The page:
The fourth and decisive point is that ultimately, culture eats structure for lunch. Germany will need ministers that live and breathe coordination. No more conferences on “a comprehensive [German] approach on security and development in Africa” to which the Foreign Office is not even invited. Instead, how about a new foreign minister who not only travels with their French colleague, but also with their colleagues from the defense, development, environment, economic, or interior ministry?
While this may all sound a bit too technocratic and not very sexy, it could not be more important. Effective strategies for reducing the causes of flight and migration will be decisive for the survival of the next German government. A successful strategy is no longer optional, but vital for all four coalition partners. Even if all partners work together, the challenges will be daunting; yet if all parties simply fight for themselves, they are all bound to fail together.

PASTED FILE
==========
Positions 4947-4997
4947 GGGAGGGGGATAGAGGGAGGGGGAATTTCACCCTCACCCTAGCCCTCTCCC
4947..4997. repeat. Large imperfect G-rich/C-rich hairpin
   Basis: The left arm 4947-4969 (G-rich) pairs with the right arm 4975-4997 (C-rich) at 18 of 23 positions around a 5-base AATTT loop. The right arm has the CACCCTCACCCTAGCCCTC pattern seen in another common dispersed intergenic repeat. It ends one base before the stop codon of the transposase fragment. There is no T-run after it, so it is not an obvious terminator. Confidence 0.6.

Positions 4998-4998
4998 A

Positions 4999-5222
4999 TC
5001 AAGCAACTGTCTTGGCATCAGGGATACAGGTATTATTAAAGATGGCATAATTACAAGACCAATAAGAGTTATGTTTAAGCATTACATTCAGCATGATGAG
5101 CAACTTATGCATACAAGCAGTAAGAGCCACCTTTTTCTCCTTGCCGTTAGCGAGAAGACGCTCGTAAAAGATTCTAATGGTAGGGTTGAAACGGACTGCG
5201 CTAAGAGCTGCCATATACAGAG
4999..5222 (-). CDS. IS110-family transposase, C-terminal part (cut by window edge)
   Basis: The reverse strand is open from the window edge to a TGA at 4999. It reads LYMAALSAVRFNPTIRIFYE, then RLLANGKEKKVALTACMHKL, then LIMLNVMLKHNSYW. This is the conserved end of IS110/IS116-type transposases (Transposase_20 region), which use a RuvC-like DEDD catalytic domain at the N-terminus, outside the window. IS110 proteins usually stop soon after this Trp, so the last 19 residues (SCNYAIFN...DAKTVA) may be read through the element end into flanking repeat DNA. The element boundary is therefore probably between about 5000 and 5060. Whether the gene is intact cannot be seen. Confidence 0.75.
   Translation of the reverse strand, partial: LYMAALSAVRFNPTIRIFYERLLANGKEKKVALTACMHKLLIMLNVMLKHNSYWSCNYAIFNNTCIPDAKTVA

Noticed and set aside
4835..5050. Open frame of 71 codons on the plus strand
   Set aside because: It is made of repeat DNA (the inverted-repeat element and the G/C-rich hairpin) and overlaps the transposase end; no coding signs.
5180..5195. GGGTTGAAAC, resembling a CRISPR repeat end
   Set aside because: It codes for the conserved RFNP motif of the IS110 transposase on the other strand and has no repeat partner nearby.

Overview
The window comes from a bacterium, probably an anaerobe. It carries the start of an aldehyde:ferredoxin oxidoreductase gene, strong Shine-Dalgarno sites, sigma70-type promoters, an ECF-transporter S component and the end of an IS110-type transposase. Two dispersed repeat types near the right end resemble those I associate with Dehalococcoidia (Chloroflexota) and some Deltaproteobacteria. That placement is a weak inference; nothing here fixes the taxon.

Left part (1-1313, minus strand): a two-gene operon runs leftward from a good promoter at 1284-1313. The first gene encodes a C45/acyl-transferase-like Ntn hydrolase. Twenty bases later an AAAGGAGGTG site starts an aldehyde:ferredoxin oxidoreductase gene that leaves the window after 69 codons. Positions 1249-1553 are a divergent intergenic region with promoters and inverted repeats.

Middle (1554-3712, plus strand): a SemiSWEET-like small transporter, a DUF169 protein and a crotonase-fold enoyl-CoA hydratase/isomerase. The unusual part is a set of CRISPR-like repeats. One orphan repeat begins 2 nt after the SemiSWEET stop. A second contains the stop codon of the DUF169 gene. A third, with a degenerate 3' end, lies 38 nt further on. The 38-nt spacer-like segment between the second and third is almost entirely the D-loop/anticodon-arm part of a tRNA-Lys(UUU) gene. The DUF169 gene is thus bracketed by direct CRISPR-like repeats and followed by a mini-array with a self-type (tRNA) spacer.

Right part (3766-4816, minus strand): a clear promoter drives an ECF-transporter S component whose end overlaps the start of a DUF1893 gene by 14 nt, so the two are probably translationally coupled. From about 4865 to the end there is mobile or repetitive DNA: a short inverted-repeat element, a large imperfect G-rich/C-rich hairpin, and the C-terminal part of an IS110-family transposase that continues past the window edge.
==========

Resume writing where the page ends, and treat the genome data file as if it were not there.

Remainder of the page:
A German version of this commentary first appeared in the German daily Frankfurter Rundschau on October 30, 2017.
by Tobias Schneider
Middle East Institute
by Clara Weinhardt, Klaus Dingwerth
by Theresa Lütkefend , Noémi Blome